'We always observe each other's wicket-keeping. We work hard in our practice sessions and have a good understanding and co-ordination among ourselves. We always try to point out each other's mistakes. It's been going well so far'
The cut-throat competition for a place in India's playing XI has not affected Wriddhiman Saha's relationship with his understudy Rishabh Pant, the former stated on Friday.
Saha was out of the Indian team for 20 months due to a shoulder surgery but is now back to his best as a keeper, having taken some stunning catches in the recently concluded second Test against South Africa in Pune.
Six days short of his 35th birthday, the sprightly Saha is often seen helping Pant with keeping drills after his own training, something that has been directed by the team management.
Ask him if he is mentoring Pant and the ever-reticent Saha replied in the negative.
"There's nothing (mentoring) like that. We just discuss normally the way the wicketkeepers discuss. With Sridhar and Pant, we three jointly decide on how to go about our wicketkeeping on a particular type of wicket," he said.
"We always observe each other's wicket-keeping. We work hard in our practice sessions and have a good understanding and co-ordination among ourselves. We always try to point out each other's mistakes. It's been going well so far," he said.
"I was just trying to have a feel of the bounce off the wicket. So I stood behind Kohli. It definitely helps."
While his keeping has been rated as the best in world cricket, even BCCI president-elect Sourav Ganguly has spoken about the need to improve on his batting averages.
"Whoever plays in the team wants to contribute. As a wicket-keeper, I look to get some time in the middle and if I get time I try to build a partnership and score a fifty or so. Everyone tries like that. Sometime it works, sometime it does not," Saha said.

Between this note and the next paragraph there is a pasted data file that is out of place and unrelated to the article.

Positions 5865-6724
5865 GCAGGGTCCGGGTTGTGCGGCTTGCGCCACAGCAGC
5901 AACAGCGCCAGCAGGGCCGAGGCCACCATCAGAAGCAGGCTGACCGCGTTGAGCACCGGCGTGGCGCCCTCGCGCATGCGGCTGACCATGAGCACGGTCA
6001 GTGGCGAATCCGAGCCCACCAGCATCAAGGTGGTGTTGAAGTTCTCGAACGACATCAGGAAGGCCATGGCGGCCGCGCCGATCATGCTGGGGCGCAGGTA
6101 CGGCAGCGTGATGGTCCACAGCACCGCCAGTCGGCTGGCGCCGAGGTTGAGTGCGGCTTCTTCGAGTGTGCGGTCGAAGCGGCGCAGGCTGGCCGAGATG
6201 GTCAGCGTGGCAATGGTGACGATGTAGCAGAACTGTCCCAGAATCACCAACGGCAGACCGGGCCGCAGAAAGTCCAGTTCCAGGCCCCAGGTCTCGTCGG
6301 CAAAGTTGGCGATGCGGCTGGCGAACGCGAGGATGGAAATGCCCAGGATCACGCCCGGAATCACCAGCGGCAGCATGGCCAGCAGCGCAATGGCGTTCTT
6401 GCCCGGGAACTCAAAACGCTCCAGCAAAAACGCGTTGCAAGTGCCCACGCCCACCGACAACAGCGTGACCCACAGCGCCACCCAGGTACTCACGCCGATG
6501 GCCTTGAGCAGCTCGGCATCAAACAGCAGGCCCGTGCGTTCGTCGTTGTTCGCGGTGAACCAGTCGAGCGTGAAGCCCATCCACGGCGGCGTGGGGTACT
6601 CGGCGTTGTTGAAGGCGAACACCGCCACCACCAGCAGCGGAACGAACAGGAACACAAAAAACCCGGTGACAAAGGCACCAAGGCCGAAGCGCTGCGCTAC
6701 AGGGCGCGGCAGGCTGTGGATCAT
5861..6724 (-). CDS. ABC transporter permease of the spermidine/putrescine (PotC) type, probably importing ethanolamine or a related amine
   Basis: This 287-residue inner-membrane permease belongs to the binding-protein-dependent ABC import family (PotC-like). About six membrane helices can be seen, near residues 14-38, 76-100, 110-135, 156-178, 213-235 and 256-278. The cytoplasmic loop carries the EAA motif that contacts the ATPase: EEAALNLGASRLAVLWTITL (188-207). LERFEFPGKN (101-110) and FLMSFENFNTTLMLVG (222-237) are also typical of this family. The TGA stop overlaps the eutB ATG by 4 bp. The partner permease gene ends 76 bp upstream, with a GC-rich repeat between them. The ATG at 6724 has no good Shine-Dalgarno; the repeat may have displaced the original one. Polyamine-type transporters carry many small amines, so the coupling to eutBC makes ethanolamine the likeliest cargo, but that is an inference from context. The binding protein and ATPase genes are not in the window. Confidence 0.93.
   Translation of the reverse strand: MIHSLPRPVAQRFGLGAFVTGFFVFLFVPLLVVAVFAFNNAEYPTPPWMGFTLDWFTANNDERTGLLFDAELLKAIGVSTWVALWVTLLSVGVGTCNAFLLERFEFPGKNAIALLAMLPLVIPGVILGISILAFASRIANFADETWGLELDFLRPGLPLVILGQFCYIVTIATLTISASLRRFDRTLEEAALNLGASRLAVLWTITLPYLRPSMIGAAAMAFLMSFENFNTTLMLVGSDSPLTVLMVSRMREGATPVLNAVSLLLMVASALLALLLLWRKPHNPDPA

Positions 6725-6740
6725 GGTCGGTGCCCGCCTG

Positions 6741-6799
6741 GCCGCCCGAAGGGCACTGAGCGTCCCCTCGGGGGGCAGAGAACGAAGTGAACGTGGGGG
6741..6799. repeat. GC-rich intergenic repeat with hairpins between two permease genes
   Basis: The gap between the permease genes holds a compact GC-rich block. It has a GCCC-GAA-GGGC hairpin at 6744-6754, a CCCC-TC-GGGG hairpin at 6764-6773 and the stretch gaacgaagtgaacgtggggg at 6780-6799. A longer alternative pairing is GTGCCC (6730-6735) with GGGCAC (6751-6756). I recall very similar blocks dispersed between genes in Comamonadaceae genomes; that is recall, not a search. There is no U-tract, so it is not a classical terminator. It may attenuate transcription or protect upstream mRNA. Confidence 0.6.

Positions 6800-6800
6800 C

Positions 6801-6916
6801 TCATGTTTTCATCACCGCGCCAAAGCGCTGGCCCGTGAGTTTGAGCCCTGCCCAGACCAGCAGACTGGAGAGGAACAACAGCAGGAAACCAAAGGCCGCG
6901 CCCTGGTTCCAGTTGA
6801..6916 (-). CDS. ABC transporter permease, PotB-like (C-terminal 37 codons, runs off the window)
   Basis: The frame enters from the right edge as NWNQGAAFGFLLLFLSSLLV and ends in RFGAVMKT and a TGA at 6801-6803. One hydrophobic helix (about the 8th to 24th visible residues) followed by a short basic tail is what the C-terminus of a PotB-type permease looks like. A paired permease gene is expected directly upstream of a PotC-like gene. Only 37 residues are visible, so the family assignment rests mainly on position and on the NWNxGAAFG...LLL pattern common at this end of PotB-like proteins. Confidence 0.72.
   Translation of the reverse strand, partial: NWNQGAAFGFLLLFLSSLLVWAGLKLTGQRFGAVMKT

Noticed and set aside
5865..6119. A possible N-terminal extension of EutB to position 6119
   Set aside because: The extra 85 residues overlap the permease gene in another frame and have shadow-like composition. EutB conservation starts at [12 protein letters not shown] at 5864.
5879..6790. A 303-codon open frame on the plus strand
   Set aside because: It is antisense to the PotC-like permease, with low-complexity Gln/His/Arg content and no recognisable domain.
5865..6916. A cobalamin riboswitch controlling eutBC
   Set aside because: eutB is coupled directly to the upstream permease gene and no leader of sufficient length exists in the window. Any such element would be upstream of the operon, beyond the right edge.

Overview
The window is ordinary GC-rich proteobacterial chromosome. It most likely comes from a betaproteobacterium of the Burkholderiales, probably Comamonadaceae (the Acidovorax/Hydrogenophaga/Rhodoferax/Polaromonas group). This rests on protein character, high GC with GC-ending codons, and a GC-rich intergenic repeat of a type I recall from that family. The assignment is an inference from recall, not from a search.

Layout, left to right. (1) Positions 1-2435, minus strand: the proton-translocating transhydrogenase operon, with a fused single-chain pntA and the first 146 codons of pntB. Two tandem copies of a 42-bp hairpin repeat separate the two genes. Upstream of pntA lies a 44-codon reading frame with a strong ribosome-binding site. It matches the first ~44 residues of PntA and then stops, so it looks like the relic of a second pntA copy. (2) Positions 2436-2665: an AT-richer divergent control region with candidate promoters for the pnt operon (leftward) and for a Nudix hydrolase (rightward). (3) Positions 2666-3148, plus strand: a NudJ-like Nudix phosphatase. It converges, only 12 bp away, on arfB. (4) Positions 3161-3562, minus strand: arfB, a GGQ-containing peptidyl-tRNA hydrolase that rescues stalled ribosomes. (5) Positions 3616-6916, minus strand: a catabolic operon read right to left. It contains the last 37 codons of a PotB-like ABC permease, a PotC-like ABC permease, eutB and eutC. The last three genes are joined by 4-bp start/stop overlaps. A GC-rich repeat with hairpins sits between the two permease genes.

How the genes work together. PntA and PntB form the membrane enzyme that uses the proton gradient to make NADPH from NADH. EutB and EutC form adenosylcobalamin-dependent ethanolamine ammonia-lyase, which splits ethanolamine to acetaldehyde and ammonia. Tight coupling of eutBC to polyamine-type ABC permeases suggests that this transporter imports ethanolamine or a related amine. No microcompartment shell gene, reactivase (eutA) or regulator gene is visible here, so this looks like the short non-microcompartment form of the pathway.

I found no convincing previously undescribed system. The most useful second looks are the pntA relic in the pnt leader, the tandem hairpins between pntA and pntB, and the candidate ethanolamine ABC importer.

Saha pointed out that he has a century at the same venue in the only other Test JSCA International Stadium hosted -- a draw against Australia in March 2017.
"I have good memory of the last match. I made 117 in the last match. I remember how I approached the innings. I also remember the Steve Smith incident. If you see we drew it last time. We are 2-0 up in the series so this time we will try to make it 3-0 this time," he concluded.
Wicket-keeping is a "thankless" job contrary to popular perception that anyone wearing a pair of gloves should catch every ball that comes his way, Saha said.
"It's tough everywhere. Wicket-keeping is a thankless job and people think that he should take all the ball since he's wearing a pair of gloves. It's not easy like that, especially on a track with uneven bounce and turn. We prepare according to the wicket," he said.
Asked about the acrobatic take down the leg-side off Umesh Yadav's bowling, Saha said: "Everyone wants to contribute to the team. He (Yadav) did very well in the first innings and created a lot of chances. Luckily, I was able to take the chances he created on the leg side. I always think of helping to the team's cause. It always feels good when you contribute to the team's winning cause."
Before the South Africa series, Saha last figured for India in the Cape Town Test played way back in January 2018 and was later side-lined after a shoulder injury.
"I was out for a long time because of injury. I got a chance only after performing in the domestic and India A matches. I always continued the same preparation for batting and wicket-keeping and finally got and opportunity. I'm really happy to have contributed to the team," Saha, who made a comeback in the Syed Mushtaq Ali T20s earlier this year, said.